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Halloween Eve: Madrid, 1975

Wendy . Blog Published 30 October 2009

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In 1975 Halloween hadn’t yet arrived in Madrid. Only the foreigners, the ex-pat community celebrated this childhood classic at private parties and bilingual schools. Halloween costumes and decorations were nowhere to be found. October 31st was the eve of All Saints Day, and that was that.

The film “Halloween” appeared a few years later. And then in 1982 a little extra-terrestrial named E.T. joined a group of trick-or-treaters and the world took notice: Steven Spielberg introduced Halloween to Spanish children. E.T. was surrounded by children in costume who had parties and went “trick-or-treating”. What fun! And they were on the big screen!

Over the last 30+ years Spanish children have seen more and more of Halloween in films and TV shows. And now Halloween is celebrated at schools. Whole aisles are devoted to witches costumes and draculas, pumpkins and Halloween décor at the local stores and supermarkets. It’s hard to ignore. Children demand to celebrate Halloween. The older generation don’t really approve.

Well, let’s get back to October, 1975. Girls had to be home at 10 pm. The Serenos patrolled every block. Things were pretty quiet and controlled. And we were going to have a Halloween party at my apartment! We were young! We didn’t realize that there could be any objection to this. Who could possibly care? Well, there were objections and not from the neighbors calling about too much noise. No, this party was stopped before it started. Someone from the Embassy called to say that more than 3 people at a time could be considered a political act, that wearing costumes was not acceptable either. Franco was terminally ill at the time, and our little party would not be appropriate.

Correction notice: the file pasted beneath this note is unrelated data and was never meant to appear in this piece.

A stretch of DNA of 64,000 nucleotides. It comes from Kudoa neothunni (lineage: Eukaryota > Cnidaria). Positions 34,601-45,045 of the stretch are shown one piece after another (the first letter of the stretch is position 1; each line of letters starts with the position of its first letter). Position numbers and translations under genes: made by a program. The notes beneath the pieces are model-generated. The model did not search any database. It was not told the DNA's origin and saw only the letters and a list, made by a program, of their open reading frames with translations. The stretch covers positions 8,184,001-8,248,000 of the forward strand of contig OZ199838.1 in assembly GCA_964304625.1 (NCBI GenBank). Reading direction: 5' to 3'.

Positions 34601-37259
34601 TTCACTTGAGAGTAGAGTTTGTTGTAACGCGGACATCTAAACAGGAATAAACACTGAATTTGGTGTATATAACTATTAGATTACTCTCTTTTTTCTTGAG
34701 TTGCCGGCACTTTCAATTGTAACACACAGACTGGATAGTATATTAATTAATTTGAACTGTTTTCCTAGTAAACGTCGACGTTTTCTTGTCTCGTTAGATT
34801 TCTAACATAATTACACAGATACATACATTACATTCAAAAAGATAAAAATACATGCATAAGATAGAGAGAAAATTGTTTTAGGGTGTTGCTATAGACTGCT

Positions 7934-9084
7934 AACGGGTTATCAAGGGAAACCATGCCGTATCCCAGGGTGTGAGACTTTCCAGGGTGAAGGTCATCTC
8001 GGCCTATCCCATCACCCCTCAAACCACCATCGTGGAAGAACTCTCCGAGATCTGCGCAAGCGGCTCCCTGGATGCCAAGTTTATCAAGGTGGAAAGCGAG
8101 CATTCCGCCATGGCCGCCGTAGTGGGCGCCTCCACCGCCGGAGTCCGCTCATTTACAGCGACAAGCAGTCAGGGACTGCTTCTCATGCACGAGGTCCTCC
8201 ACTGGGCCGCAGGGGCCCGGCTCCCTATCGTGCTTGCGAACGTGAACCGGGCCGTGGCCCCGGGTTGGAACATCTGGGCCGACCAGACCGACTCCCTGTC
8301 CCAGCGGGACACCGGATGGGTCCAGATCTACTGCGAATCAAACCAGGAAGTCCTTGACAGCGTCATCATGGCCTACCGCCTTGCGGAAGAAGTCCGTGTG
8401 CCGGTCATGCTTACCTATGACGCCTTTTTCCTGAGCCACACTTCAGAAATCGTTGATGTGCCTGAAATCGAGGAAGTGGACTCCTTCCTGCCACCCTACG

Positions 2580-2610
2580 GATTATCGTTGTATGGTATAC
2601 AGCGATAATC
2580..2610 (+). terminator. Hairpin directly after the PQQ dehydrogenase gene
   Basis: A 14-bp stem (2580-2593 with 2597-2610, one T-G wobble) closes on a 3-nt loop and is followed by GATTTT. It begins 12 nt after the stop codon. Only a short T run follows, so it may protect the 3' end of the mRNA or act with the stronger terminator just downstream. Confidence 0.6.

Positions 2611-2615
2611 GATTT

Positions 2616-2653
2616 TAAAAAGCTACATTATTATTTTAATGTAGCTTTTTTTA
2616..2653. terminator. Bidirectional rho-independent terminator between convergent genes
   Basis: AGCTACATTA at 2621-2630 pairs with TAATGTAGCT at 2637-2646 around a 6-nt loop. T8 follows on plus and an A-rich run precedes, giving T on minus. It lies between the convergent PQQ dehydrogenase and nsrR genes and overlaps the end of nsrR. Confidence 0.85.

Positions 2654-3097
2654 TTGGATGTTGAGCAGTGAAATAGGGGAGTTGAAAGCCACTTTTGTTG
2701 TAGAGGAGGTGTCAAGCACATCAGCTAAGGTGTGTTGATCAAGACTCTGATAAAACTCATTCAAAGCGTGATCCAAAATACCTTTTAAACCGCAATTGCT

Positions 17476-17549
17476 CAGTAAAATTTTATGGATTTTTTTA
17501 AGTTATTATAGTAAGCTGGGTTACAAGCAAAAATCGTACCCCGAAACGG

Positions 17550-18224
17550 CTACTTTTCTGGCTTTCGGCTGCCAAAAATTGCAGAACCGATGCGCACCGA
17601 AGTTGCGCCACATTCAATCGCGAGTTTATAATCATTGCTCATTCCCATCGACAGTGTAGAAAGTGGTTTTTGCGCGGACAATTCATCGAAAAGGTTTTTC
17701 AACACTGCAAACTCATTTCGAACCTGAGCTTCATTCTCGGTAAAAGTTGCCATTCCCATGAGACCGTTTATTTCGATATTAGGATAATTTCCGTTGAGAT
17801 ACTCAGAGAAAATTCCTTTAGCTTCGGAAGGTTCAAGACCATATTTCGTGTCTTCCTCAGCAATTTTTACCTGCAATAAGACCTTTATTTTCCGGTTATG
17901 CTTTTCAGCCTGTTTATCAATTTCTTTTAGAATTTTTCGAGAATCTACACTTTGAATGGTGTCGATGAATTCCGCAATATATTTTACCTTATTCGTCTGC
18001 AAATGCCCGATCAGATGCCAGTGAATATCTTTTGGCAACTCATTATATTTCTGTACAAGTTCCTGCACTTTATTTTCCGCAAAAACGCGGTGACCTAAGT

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Comments (2)
david (not verified)
5 February 2016 12:29 pm Reply

Luckily times have changed. My mum was in college by that time, and she told me everyone had their things packed, in case Franco died, because there would be three? days of mourning and they could go home and visit their families.

EMiLiO (not verified)
5 February 2016 12:29 pm Reply

In my hometown, Melilla, we still have a statue of Franco, I think it's the only one remaining in Spain...

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